ISIS allegedly operated a Covid-19 scam site

The Islamist terrorist organization ISIS allegedly operated the Covid-19 scam site, which, according to the US Department of Justice, was part of a fundraising program. The website has since been taken offline.

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As first Wired on their website reported, the Justice Department had seized hundreds of Bitcoin and Ethereum accounts and several million US dollars, and shut down four websites of well-known extremist groups, some operated by ISIS, the al-Qassam Brigades and Al Qaeda. According to the prosecutor, the seized cryptocurrency is “the largest ever seizure of cryptocurrency by the government in connection with terrorism”.

According to court files, the actions of a suspected ISIS agent who allegedly operated a fraud website for personal protective equipment from Covid-19: are particularly bold.

According to security researchers, ISIS involvement in the profiteering with fear of Covid-19 does not come as a surprise. Wired quotes Mark Turnage, managing director of DarkOwl, a security company that has been pursuing Covid-19 scams for months: “We saw a huge amount of illegal personal protective equipment materials being sold and never being delivered,” he says. “That ISIS decided to get into this business is not surprising. Everyone is a capitalist. They are also taking advantage of the pandemic.”

A civil lawsuit describes how a confidential source allegedly used an ISIS intermediary, alias Murat Cakar, to run the website and also had four Facebook accounts promoting it. Cakar is also said to be responsible for managing other ISIS hacking operations.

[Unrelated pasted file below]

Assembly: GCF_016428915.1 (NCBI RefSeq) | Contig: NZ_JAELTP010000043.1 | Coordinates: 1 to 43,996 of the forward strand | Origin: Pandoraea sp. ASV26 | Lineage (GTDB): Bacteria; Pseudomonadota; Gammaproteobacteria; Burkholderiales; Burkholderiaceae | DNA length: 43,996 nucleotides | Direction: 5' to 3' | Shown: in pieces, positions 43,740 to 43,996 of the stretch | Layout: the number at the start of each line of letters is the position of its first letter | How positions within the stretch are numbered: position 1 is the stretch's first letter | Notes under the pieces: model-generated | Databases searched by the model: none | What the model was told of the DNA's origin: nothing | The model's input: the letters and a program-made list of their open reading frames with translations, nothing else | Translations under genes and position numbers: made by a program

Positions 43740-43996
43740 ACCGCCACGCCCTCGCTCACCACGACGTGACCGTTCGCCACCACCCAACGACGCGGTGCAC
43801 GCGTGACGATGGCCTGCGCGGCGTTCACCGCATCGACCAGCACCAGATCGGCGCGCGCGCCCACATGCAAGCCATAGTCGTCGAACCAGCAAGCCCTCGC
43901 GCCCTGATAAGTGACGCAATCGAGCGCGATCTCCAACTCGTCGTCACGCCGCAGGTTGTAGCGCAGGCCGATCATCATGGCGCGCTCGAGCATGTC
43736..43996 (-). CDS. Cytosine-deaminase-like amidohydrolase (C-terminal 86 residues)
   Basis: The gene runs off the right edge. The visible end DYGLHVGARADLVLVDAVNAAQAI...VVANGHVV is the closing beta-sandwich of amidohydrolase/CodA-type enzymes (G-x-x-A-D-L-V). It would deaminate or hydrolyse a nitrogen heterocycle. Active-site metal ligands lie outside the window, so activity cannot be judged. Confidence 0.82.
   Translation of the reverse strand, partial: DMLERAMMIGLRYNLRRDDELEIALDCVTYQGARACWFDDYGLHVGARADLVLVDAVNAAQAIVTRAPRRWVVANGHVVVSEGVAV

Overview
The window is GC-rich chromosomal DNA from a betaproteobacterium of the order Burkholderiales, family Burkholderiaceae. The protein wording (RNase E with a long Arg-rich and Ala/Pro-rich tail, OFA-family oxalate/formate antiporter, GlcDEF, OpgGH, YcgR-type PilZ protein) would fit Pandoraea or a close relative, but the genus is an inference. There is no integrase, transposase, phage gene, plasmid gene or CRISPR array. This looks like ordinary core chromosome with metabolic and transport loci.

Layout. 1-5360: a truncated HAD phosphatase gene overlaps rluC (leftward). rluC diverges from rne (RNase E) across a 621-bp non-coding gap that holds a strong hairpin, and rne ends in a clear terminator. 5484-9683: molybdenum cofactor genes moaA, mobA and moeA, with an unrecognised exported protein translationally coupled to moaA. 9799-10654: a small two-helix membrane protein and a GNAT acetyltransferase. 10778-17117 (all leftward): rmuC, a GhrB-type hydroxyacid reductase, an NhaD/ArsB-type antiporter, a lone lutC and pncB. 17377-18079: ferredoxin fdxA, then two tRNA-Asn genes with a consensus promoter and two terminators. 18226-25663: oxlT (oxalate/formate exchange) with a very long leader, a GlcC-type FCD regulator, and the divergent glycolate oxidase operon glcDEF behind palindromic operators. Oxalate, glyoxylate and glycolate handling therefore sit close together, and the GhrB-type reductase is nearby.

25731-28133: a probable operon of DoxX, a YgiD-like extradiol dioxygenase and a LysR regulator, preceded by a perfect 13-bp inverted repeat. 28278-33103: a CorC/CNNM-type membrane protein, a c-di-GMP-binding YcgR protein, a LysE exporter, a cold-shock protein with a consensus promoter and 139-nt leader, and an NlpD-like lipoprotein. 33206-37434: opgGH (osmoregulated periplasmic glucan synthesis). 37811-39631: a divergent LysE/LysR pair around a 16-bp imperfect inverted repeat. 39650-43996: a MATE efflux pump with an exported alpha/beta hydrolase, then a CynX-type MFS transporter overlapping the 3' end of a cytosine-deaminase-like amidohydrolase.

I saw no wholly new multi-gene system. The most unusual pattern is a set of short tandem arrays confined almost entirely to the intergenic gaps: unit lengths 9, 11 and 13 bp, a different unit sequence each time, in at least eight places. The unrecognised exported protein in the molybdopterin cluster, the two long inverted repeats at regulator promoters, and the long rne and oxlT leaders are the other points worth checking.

The website advertised N95 face masks approved and common in the US, as well as a wide range of other protective equipment. Now the website does not sell anything anymore, only a confiscation notice is visible.

It is not clear whether the operators simply did not deliver any goods or possibly only inferior. The latter can be concluded from the civil suit: It reveals that the masks offered on the website came from a Turkish company and allegedly did not meet FDA standards. Oddly enough, when a US customer contacted FaceMaskCenter, a Syrian resident in Turkey responded with an offer for the 100,000 mouth and nose guards, which at the time seemed absurdly high due to the general shortage of masks. Also strange: the operators stated on their website that they had existed since 1996. In fact, the domain wasn’t registered until February 2020.


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